16 thoughts on “Photo Friday: 18-8-31”

  1. 10 Cents:

    John Walker:

    10 Cents:

    Is that a 4 or 8 cylinder?

    It’s a straight-eight from the 1930s.

    I don’t think I have ever seen a straight-eight. The car looks European.

    It’s a European racing car (still functional) photographed at the Lignières antique car rallyStraight-eight engines were used in a variety of high performance and luxury cars in both Europe and the U.S. in the inter-war period.  After World War II, progress in making aviation fuel during the war led to automotive engines being designed with a higher compression ratio to produce more power and improve fuel efficiency.  Higher compression ratio increased the stress on the long crankshaft of a straight-eight and motivated its obsolescence in favour of the V-8.  Also, a V-8 was more compact and did not require the long engine compartment of a straight-eight, which fit better with postwar styling.

    Straight-eight engines continued to be used in auto racing until the mid-1950s.  Mercedes won the 1955 Formula One championship with their W196 straight-eight.

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  2. I didn’t know radial engines came in odd numbered cylinder rows. They fire counterclockwise and the odd cylinders are in sync as the even are in sync.

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  3. Love these pix!  Reminds me of the most fun car I will likely ever own: a 2003 Anniversary edition hand-built Mustang Cobra SVT.  A memory now, a victim of having too much hardware and camping, alas.  10psi Eaton supercharger modified by yours truly, as gas mileage concerns are for sissies in the USA, plus much else.

     

    That Redwood you could drive though is now gone.

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  4.  

    The c1946 Ford coupe convertible is parked at the main entrance of St. John Kanty prep, Erie, Pennsylvania, in 1946 or 1947. The car is okay, and so is the architecture, but really look at those two good-lookin’ laddies!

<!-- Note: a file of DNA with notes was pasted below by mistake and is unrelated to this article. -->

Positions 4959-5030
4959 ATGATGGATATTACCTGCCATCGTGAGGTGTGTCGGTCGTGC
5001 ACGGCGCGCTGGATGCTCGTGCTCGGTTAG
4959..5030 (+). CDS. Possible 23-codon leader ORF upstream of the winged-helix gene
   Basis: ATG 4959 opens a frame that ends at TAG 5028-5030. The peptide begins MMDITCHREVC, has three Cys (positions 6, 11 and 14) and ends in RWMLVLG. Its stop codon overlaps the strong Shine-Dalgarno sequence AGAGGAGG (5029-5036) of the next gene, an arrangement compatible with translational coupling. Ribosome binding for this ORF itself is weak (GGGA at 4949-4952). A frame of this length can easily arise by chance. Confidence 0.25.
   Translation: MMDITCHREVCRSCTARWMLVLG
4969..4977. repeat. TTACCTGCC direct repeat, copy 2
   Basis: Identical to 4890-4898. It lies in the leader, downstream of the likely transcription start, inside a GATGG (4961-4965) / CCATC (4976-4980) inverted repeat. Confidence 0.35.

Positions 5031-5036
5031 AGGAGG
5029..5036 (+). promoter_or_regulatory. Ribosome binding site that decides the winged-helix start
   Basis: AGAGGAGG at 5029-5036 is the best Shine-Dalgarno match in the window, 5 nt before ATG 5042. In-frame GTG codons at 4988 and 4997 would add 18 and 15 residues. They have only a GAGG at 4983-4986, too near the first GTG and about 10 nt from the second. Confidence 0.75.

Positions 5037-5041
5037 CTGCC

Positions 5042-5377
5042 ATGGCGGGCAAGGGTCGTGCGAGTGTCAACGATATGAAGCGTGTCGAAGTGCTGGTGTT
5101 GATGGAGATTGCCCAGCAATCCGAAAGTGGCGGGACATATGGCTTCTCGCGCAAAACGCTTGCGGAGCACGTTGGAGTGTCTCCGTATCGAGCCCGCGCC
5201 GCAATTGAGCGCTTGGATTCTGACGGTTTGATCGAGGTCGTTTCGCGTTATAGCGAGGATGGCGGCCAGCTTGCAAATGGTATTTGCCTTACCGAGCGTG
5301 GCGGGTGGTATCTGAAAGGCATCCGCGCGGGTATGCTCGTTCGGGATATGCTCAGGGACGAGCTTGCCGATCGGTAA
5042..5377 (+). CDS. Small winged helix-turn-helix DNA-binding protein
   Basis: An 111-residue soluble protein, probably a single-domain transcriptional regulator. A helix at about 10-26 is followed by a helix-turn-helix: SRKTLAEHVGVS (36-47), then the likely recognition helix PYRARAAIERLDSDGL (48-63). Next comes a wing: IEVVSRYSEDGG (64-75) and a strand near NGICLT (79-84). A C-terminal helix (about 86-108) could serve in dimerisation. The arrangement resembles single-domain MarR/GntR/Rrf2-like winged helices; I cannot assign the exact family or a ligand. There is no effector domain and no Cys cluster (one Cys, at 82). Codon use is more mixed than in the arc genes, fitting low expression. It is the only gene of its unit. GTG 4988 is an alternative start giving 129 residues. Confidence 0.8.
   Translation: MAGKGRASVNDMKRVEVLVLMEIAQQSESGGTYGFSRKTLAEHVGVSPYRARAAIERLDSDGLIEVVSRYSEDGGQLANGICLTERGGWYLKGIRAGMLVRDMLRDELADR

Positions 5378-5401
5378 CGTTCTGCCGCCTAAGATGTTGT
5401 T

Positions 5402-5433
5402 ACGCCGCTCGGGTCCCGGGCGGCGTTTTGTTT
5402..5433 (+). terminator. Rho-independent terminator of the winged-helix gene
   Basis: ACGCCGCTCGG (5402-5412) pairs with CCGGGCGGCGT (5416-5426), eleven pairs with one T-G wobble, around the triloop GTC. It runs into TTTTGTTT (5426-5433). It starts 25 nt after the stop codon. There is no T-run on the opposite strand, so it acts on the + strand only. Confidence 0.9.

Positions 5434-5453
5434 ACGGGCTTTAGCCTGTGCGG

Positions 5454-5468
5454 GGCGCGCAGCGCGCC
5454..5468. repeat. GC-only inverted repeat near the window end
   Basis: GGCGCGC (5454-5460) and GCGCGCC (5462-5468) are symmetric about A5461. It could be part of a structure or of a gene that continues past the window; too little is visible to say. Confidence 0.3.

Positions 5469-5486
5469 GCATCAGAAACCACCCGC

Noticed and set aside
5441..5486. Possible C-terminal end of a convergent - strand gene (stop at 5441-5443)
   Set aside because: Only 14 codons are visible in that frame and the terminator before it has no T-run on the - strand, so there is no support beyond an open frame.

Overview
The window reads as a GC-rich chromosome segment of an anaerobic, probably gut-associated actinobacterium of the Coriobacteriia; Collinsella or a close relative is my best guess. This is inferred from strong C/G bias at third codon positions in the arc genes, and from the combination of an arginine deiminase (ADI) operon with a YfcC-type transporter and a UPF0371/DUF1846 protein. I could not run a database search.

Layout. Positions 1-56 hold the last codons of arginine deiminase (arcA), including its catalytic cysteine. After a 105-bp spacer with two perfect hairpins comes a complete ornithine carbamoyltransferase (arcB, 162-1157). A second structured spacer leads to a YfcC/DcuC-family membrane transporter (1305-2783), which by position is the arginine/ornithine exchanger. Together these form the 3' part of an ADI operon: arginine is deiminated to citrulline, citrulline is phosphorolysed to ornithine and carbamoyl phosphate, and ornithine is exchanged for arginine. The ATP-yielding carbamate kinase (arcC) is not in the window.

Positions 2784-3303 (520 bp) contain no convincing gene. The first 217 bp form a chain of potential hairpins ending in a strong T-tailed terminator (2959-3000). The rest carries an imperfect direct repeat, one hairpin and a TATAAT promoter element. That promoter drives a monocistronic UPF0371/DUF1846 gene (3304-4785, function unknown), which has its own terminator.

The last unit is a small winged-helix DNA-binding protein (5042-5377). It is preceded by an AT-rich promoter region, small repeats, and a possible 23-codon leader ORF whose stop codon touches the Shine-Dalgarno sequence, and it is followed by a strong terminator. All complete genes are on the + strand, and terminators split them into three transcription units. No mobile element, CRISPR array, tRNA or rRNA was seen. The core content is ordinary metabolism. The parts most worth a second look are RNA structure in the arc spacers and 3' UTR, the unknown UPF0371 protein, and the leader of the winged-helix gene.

The one on the right in cool shades is 23 years old. To the left is his younger brother, a high-school student. They were very far from wealthy, but they maintained a decent appearance out in public. Such were the standards of the day.

    The architecture is heritage from the past; the car is representative of the future; the young men are properly prepared – poised –  to preserve the heritage and stride into the future.

     

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  5. 10 Cents:
    What size engine, Trin? HP?

    It’s a hand-built, balanced SVT engine, good for about 7k RPM, and is loosely based on the 4.6l Ford small block found in many standard production cars.  Nothing about this engine is standard, and it had a soft metal tab attached to the engine signed by the two guys who assembled and tested it.  With the mods I made, it was right at 470HP, a lot for a relatively light car, especially coupled with an indestructible and compliant short-throw six speed transmission.  Magnaflow cat-back exhaust made it sound as good as it looked and ran.  Spent a lot on rubber, even without spinning the rear tires, which are the drive wheels on any respectable auto.

    One of the minor reasons for parting with this beauty was that the starboard head was making weird noises.  I had driven it from new to 70k miles, so no real surprise, just a bit worrisome.  My mechanic, who knows all things Ford SVT (Special Vehicle Team), said it would cost about $3k just to buy a new head, and the labor would be another couple of $k.  So I sacrificed it on the altar for the F350 Super Duty.  I’m trying to segue from gear head to happy camper.  For a guy who used to scream around dirt ovals down south, and who used to build and maintain Chinook helicopters, that’s a task.

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  6. 10 Cents:
    I didn’t know radial engines came in odd numbered cylinder rows.

    The Pratt & Whitney R-4360 Wasp Major radial engine had four rows of seven cylinders each, with each row offset in angle from the previous so that cooling air would not be obstructed by the cylinders of the rows before.  Its displacement was 71.5 litres and the standard model with a mechanical supercharger produced 2600 kW (3500 horsepower), and a variant with two turbochargers in addition delivered 3200 kW (4300 hp).

    Here is one in operation.

    It was used on the Boeing 377 Stratocruiser airliner and the B-36 bomber among other aircraft.

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  7. What advantage does a rotary engine give over others, besides being very cool? Is it primarily a smoothness of operation? Smooth power without a hitch? More momentum with less waste of energy?

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  8. jzdro:
    What advantage does a rotary engine give over others, besides being very cool? Is it primarily a smoothness of operation? Smooth power without a hitch? More momentum with less waste of energy?

    This is an aircraft engine. For weight purposes it is air cooled and radial engine is a good way to configure things.

    A rotary engine is in a car and has less moving parts. This video explains things.

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